In Search of Backup Utopia

Harry Lewis

In his intriguing article ‘Elephobia’ in last month’s PC Update we were transported to Planet Wright where George (of that ilk) introduced us to folk with interesting traditions regarding backup. The standout for me was the practice of backing up to the same hard drive as the one that holds the data you are backing up.

As a Windows user I have wrestled with several backup programs over the years. I can remember when a disk image backup required an Open File Manager add-on to permit backup while you were at work. For some years I used, and was abused by, Acronis (over time I returned two different versions and got my money back). These days I use the paid version of Macrium Reflect. I have done serious whole-disk restores from both those products, but the user interfaces in both cases leave much to be desired.

Backup is a basic and important function, and it’s regrettable that Windows users have to struggle with often unfamiliar jargon and confusing interfaces.

All this led me to dream of another backup world with these features:

  • Your operating system comes with a built-in backup program that’s capable of image backups. There’s no need to shop around in a confusing marketplace.
  • You plug in an external drive (via USB port) and click an icon, and a backup begins.
  • Backups take place regularly and automatically using the grandfather-father-son method, without your needing to set up a schedule yourself.
  • There’s no need to create ‘restore media’ because your backup disks are bootable.
  • Searching past backups, whether for a full restore or a file backup, is intuitive, needing no more skills than are needed to search your current working disk.
  • You can backup to multiple disks so that you can store one or more offsite.
  • You can attach two (or more) disks to your computer at the same time and both will be used in turn, in updating backups.

A planet on which backups could meet those requirements (you say) is of course fictional. Just as fictional as would be working time machines (because you’re sure the planet is in the future).

There is one big difference between that planet and Planet Wright. That planet is Earth and the time is now. However, it represents an alternative possible world from the Windows world. The denizens of this other world use macOS, which for many years has bundled Time Machine, its resident backup program. Time Machine meets the listed requirements with one small deviation.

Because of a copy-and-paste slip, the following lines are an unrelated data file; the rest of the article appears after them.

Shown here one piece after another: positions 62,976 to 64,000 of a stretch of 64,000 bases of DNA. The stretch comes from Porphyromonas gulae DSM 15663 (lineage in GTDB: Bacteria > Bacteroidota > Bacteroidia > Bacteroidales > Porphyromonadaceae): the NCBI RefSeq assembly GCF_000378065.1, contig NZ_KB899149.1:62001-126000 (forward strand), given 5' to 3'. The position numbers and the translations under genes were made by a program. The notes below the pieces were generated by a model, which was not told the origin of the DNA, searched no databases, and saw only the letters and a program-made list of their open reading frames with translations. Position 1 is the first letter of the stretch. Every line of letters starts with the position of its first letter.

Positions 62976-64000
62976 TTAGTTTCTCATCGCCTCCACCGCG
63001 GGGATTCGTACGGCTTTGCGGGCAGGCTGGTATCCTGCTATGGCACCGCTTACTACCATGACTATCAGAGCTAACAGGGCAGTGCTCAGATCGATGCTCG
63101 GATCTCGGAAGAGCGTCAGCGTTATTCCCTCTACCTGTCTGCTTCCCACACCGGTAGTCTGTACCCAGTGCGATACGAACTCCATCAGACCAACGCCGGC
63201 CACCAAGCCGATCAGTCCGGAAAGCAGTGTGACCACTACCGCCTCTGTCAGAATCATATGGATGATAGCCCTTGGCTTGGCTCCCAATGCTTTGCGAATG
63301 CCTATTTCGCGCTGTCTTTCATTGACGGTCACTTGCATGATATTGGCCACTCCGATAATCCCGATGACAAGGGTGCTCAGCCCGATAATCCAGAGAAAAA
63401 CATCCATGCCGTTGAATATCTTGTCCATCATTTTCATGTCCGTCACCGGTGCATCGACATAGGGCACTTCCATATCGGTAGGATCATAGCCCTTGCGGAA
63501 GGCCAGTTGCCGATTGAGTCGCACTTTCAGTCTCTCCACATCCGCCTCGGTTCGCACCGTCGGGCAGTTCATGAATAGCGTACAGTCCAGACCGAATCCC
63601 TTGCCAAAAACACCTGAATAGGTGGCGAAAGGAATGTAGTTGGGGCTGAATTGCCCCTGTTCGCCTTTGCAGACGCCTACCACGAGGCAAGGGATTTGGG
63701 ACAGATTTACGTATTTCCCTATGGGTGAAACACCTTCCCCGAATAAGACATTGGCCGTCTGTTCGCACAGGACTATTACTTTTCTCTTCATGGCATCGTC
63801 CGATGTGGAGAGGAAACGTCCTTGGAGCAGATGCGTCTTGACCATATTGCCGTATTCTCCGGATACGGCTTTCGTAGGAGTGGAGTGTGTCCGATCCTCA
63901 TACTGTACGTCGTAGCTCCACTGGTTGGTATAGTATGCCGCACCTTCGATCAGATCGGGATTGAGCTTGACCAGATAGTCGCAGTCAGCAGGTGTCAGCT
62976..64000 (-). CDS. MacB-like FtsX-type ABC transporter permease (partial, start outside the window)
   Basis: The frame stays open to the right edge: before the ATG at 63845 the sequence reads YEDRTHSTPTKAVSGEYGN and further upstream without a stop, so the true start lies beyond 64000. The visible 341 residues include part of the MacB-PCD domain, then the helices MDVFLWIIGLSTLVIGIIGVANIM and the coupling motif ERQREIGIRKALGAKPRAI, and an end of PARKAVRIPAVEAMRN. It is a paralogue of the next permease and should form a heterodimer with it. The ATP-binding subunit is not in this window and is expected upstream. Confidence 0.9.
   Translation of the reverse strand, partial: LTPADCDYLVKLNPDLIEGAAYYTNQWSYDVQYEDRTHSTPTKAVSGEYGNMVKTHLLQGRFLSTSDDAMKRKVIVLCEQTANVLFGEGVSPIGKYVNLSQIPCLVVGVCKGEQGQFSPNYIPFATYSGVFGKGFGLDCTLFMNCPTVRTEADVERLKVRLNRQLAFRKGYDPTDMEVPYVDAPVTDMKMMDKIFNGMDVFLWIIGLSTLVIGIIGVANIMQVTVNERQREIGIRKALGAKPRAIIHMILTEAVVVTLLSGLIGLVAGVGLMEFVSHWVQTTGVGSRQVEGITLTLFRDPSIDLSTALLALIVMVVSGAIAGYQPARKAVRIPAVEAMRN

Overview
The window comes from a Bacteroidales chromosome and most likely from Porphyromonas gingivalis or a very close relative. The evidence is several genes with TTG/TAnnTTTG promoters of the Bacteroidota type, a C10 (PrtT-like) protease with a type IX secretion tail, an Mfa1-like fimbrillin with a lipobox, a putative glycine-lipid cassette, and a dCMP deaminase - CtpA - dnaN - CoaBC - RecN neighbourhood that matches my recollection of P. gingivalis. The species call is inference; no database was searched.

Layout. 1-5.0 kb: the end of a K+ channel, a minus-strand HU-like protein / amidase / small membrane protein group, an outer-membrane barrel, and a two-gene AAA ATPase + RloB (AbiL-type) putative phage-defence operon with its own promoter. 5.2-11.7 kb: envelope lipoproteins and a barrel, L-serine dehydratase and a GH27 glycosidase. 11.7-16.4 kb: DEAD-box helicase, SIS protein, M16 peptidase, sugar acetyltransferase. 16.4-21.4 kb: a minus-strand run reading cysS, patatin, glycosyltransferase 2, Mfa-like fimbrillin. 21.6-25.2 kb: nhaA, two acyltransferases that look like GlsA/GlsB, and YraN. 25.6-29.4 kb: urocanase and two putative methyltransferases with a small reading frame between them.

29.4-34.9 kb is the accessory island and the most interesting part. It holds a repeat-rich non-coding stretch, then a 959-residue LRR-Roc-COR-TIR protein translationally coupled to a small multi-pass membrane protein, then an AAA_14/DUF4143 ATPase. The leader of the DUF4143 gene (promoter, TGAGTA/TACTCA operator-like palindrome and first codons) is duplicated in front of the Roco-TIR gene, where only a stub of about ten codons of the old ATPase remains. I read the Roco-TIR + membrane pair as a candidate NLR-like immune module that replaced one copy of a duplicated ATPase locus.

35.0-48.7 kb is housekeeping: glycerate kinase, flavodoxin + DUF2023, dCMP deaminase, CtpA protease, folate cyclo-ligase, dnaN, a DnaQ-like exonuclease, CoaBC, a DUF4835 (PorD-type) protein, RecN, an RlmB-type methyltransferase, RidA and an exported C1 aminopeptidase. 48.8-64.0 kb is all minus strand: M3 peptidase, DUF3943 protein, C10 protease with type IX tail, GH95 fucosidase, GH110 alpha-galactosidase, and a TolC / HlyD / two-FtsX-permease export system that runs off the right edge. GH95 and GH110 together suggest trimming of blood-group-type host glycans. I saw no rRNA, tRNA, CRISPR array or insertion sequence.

• When you first plug in your backup disk, you need to ask Time Machine to use it, and you may be prompted to allow a reformat of the disk. If you do that TM arranges it for you, you don’t need to make your own way to the Disk Utility. This is the main (low) hurdle to cross when starting up with Time Machine.
  • The reformat is required to enable your backup disk to be bootable. Booting from an external drive has been a Mac feature for many years. It can be used to initialise a new Mac from an old one. (I have done that several times for the Mac user in our household.)
  • The interface to backups is a simple and beautiful feature of Time Machine. It uses an apt visual metaphor. As you invoke Time Machine, it presents past backups in a stack, with a date-list to the right for all the retained backups. (Did I mention that Time Machine does its own housekeeping, deleting older backups when necessary to make space for new ones?)
  • If you attach two backup disks to your computer Time Machine will alternate between them as it performs its hourly incremental backups. This is automatic and needs no extra setting by the user.

I am not alone in believing that if someone has an open choice between purchasing a Windows computer or an Apple Mac computer, they should choose the Mac because of Time Machine.